“People keep on telling me it’s difficult. Well, difficult is not dangerous to me. It's difficult, and I respect that and I know there’s a lot of things I have to get in and try to understand. But, I have to look at my situation and this club and the future and I can’t dwell too much on what other people have done before me. I have a positive and open mind and I’m looking forward to it.”

On the team signing a second Designated Player

It's our goal to get another one, but at this very moment I can't say at the moment. I can't really say too much about it, but our goal is to have another one on board.

On what position he'd prefer a Designated Player to play

If you look at soccer, if you have to spend some serious money on something, it would be someone that it is in the offensive ballpark. I think it's easier, hopefully, and I may be wrong here in the U.S., but it is generally easier to find defenders that are not that expensive, that you can get.

On working with a salary cap

It's going to be interesting. Of course I have (had experience working with the salary cap). I've owned a club with my own money, and the salary cap there was not much bigger. Scandinavian soccer has so many things common with American soccer. If you look at the level, if you ask Clarence Goodson, Hunter Freeman or Robbie Russell, these guys that have played in both, they will say they are approximately the same kind of level.

The money isn't that big in the Scandinavian leagues. We are competing with the big European clubs all the time and if you produce a player, just like here, there will be scouts, agents and people who will look to get these players out of your club.

You have to be good at scouting and building players so that you can educate them and sell them to make money. I'm not used to working with an unlimited salary cap.

On hiring an American coach or a foreign coach

I've tried to look for the best solution, and at the moment we have to do a wider search and then we will narrow it over the coming weeks and finally make the right decision.

On the fact that no foreign coach without MLS experience has ever won an MLS title.

It's an important point, but again, people would never do anything new if they always did what people have already done. The only thing I can say is that I will try to look for what I think is the best thing for the club and will give us the best chances to win something.

On who he will be working with and getting help as the team prepares for the draft and other team moves

I will work with the people we have here already, and discuss with them and we'll be very serious about it and discuss it. I can't be totally paranoid. I have to trust people so I will do that, but we will definitely discuss things.

On working with the person, and likely relying on the person, he is essentially replacing (Jeff Agoos).

I have no problem with that at all. I have one thing in my mind, and that is trying to do the best thing for this club. We have to organize us the best way. Of course, we will spend the coming weeks looking at the organization, who's doing what, who's good at what, who should do something else. We'll figure that out over the coming weeks.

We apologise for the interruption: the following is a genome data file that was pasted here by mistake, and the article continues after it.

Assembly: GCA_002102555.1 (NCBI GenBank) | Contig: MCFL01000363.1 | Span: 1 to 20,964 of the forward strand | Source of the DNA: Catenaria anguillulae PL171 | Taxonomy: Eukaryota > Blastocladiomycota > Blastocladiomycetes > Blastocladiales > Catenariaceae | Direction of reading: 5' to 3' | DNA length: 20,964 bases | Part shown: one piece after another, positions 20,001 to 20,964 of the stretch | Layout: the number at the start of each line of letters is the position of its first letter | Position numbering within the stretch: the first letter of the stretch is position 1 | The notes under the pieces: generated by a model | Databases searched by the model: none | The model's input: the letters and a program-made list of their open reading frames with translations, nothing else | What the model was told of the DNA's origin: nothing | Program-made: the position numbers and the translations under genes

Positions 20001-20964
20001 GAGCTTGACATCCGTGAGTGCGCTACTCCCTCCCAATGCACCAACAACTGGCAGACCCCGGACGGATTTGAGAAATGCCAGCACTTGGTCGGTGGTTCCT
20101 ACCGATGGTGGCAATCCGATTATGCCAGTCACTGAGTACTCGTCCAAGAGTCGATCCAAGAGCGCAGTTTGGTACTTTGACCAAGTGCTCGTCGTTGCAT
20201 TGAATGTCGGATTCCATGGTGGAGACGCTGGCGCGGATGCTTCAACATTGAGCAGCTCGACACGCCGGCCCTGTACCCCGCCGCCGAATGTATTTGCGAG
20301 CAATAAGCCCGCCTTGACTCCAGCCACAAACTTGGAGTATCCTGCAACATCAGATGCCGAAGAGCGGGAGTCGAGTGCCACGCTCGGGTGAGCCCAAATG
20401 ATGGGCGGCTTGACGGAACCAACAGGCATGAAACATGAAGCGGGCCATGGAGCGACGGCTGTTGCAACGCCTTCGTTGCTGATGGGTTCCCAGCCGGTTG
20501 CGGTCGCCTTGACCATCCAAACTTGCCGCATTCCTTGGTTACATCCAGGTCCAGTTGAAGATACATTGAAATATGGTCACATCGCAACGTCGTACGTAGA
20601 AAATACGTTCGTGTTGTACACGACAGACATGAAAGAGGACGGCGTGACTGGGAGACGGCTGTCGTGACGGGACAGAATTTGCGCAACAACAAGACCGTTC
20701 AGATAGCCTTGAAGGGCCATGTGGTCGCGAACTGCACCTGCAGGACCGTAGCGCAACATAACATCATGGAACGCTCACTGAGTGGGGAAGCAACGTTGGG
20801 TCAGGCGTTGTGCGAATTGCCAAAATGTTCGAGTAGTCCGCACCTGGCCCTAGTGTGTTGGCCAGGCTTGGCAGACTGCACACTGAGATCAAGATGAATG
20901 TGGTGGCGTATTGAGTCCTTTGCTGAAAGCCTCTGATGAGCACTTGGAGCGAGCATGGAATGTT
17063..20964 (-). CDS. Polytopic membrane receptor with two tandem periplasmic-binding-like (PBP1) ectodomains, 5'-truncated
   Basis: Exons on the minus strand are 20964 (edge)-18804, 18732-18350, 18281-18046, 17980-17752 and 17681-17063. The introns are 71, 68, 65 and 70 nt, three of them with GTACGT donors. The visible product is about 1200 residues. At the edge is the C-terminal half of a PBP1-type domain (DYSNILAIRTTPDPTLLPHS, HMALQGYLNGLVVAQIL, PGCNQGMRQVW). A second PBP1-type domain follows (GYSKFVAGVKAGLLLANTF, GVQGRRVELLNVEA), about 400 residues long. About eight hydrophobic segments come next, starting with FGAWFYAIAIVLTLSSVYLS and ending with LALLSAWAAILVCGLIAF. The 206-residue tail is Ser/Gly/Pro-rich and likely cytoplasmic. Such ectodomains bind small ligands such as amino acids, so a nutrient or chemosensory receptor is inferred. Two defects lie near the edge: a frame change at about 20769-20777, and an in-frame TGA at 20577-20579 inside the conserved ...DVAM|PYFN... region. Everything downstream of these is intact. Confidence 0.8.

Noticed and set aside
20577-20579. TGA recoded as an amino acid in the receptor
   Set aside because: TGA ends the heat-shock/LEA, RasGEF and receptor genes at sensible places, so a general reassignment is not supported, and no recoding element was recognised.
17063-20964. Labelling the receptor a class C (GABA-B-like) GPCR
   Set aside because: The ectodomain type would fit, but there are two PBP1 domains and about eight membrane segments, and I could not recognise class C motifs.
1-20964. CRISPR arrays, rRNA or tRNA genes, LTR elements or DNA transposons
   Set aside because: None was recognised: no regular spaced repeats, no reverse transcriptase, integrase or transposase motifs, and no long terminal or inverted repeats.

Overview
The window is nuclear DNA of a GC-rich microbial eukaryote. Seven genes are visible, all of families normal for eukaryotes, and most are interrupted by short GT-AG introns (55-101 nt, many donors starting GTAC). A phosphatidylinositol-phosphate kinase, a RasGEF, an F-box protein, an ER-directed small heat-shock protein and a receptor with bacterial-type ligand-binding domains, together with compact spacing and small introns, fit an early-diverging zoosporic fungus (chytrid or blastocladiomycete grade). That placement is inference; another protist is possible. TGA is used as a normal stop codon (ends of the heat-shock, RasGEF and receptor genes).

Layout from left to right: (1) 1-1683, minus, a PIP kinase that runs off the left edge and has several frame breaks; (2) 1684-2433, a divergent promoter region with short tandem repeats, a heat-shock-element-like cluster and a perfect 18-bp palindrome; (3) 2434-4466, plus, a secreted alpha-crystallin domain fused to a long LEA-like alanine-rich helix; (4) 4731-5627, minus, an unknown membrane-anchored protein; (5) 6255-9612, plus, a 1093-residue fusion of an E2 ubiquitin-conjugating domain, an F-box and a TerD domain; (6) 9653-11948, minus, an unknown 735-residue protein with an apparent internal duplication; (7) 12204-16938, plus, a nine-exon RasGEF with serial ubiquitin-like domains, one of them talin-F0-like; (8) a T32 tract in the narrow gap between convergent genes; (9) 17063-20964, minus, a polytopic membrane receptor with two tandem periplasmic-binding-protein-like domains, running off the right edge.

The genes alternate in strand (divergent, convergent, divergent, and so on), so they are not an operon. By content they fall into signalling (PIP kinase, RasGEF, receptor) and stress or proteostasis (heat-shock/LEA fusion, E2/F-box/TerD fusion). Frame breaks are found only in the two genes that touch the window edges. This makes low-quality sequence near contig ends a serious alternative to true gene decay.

On whether the team is prepared to pay transfer fees to sign players

Basically, we will go for Bosman players (players out of contract). I have no problem with that. If you look at it, of course its more difficult, but it's also more fun. When you really have to be good at this job, to find these Bosman players that will be good enough and will be the good players in the positions where you need them. That's a challenge, and of course I will fall asleep sometimes and think, 'If I had 10 million pounds it woul be perfect', but I don't, and I know I don't, so I'm not going to fantasize about that too many nights.

The drafting thing will be important, I've already understood that. That's where we can find top talent. I've also understood we are in a good position in this upcoming draft because we have good picks. We will have to also look around the league to see what swaps we can do, and what we can possibly buy. We will also then have to look at other continents and see if there is anything sensible, any good players that we can get in, young and old, that can strengthen the team.

We also have to think of two levels. One is the short-term level. We are opening a new stadium and there will be expectations. We have to have a quite sensible team on that pitch from the first day. That's something that's going to keep me working quite long hours with my colleagues here to get that going. In addition to that, we also have to work on the long-term planning of what we're going to do in the sporting area in the coming years.

On Red Bull New York having a better relationship with Salzburg

We have to, in both directions, look upon it as a strength that we have bigger resources than other clubs. When you come to the area of scouting for instance. We can build a huge scouting system without taking all the costs here. We can share it with the Austrians. We are also building a club in Germany, we have a club in Brazil, we have an academy in Ghana. I look upon all this as opportunities for us to become stronger. That can be some advantage for us.

I also understand that it hasn't been an advantage really so far, but now with Didi, who is really intent on building this as a system, and I have a really good relationship with him, a professional one, I'm definitely going to try and get whatever resources I can.